Nirvana for food and music connoisseurs
The food of New Orleans could be the subject of a doctoral dissertation. And, in fact, it is. A lot of them, actually. Like the architecture, the city's cuisine is layered and complicated. You can still find dishes that a traveler transported from 1870 would have found familiar. For haute-traditional, try one of the old-line establishments such as Galatoire's (founded 1905) or Arnaud's (founded 1918).
For a more modern take on New Orleans cooking, plenty of options await. SoBou on Chartres Street is among the latest entrants (it opened in 2011) and run by the talented folks behind legendary Commander's Palace. Or head to Cochon, a short cab ride away in the Warehouse District, which takes every bit of a hog and inflects it with a modern Cajun sensibility. The result: sublime culinary moments.
Dining done, music awaits. The city is home to dozens of music clubs, and every night there's something to top what you saw last night. Fair warning: Famous Bourbon Street is a canyon of sonic cover-band cacophony, although a couple of clubs keep traditional sounds alive (try Irvin Mayfield's Jazz Playhouse or Fritzel's Pub).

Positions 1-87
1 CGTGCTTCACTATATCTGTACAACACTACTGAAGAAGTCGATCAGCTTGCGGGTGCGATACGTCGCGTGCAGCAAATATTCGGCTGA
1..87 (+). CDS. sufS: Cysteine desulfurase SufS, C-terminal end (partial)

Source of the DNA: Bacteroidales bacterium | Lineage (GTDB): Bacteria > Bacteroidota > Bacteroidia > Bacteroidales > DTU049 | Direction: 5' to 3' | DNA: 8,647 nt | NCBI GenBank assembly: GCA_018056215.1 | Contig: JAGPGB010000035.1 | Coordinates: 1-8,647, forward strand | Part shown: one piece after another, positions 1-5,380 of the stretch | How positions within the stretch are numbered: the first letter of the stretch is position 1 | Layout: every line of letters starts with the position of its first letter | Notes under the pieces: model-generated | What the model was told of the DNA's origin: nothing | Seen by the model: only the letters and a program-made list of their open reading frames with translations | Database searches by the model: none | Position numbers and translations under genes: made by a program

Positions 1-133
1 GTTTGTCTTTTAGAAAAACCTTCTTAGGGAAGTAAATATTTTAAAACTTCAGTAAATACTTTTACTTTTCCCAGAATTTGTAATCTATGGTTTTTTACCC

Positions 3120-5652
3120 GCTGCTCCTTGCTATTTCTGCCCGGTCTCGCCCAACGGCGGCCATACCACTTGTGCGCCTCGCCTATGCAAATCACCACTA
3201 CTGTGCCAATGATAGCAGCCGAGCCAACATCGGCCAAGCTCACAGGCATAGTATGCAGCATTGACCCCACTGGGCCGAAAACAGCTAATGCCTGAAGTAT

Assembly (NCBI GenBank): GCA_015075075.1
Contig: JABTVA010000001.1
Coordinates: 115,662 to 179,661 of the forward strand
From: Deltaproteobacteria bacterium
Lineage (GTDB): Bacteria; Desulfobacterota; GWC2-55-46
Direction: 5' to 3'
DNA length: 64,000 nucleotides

You're better off making for Frenchmen Street, which starts where the French Quarter ends (near Esplanade and Decatur). Small, no-frills venues line both sides of the street, and few charge a cover. (Most ask you to buy one drink per set, and to generously tip the band when the bucket comes around.) Live music typically starts late afternoons on weekends, and around 9 p.m. the action starts to ramp up. Places to test the waters include d.b.a., which showcases high-energy local talent; Spotted Cat, whose traditional jazz bands often lure swing dancers; and Three Muses, a tiny, often-packed restaurant serving up delicious small plates and some of the most talented musicians in the city.
There's an old New Orleans term for getting something you don't expect: lagniappe (pronounced "lan-yap"). It means, more or less, "something extra," and it started when bakers gave their customers a 13th bun when they ordered a dozen.
More often than not, today's lagniappe is given out in memories. In short: Expect the unexpected. Because moments are what New Orleans makes best.
Wayne Curtis is a New Orleans-based writer. His app, the New Orleans Explorer's Guide, is available for both iPhone and Android smartphones.
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